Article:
Most of the 2002 bikes need the upgrade just like the 03-05 bikes, but a few of the early bikes already have a high power amplifier in them.
Most of the 2001 bikes DO NOT need the upgrade. Only the very first 2001 bikes that came off the assembly line had low power amps in them. These early 2001 radios were actually the very worst of all the 01-05 radios. I have actually not seen one of the very early radios in quite some time, so many of them may already be retired.
Before I get into that procedure, here is a clue. If you have no audio through external speakers and have found through troubleshooting that the amp is blown, you probably don't need the amp upgrade. The weak low power amp puts out so little power that it never blows. Note that with my upgrade amp, I have only seen one of them fail in 12 years in business, and even that one lasted 8 years.
I have come up with a better, much easier way to determine whether your 01-02 radio needs the upgrade than the old procedure. The only thing you will need is a multimeter (voltmeter) and all you have to remove is the seat.
Note: For those that do not have a multimeter, you will have to remove the radio and check the serial number to determine whether it needs the upgrade. Email me the serial number at email@example.com and I will look it up and get back to you ASAP.
After removing the seat, look for a large rubber boot just to the rear of the relay box. This boot houses most of the connectors under the seat. Slide the boot back as much as you can, and look for a the white 4 pin speaker connector. If you don't have rear speakers, this connector won't have anything plugged into it.
Once you have located the connector, turn your ignition to the accessory position and turn the radio on, Make sure the radio is set to play through the external speakers. (Play some music through FM just to make sure.) After that, turn the volume all the way down so that the music does not interfere with your voltage measurement.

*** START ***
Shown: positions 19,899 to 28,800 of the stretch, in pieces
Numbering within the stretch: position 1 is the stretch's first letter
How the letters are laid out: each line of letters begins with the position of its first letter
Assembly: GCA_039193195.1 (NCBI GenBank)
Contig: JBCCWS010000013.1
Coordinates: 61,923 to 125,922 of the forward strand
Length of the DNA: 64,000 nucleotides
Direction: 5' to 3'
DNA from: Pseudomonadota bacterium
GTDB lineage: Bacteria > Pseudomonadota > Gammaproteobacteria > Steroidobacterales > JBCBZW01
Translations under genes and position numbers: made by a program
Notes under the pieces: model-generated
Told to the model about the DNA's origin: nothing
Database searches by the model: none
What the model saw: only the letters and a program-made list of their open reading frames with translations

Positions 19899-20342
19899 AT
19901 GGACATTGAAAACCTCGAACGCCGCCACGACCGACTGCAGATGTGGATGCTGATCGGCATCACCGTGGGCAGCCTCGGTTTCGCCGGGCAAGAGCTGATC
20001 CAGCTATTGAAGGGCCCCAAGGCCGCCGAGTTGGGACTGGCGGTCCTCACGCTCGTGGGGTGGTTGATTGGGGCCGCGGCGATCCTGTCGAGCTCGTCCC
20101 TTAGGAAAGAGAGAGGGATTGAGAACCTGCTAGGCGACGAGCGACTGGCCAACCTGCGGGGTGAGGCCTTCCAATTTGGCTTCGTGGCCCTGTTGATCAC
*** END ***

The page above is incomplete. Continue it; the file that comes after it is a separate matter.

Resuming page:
You can make your measurement on the back side of the connector or unplug the speaker harness and measure directly on the pins, whichever is easier for you.
Attach your negative meter probe on a known good ground. The negative battery post is a good place, or any metal part that you know is grounded.
Set your meter to measure DC volts. If your meter is not autoranging, set the dial at a low voltage range, such as 20 volts.
Now take your positive probe lead and measure each pin of the speaker connector. If you have one of the low power, high distortion amplifiers, the reading will be about 2.5-3 volts on each pin. If you have one of the higher power amps, the measurement will be around 5.5 to 6 volts.
That is all there is to it. If your measurements read the lower 2.5 to 3 volts, your amp needs the upgrade.
I will add some pictures of where the connector is at as soon as I get a chance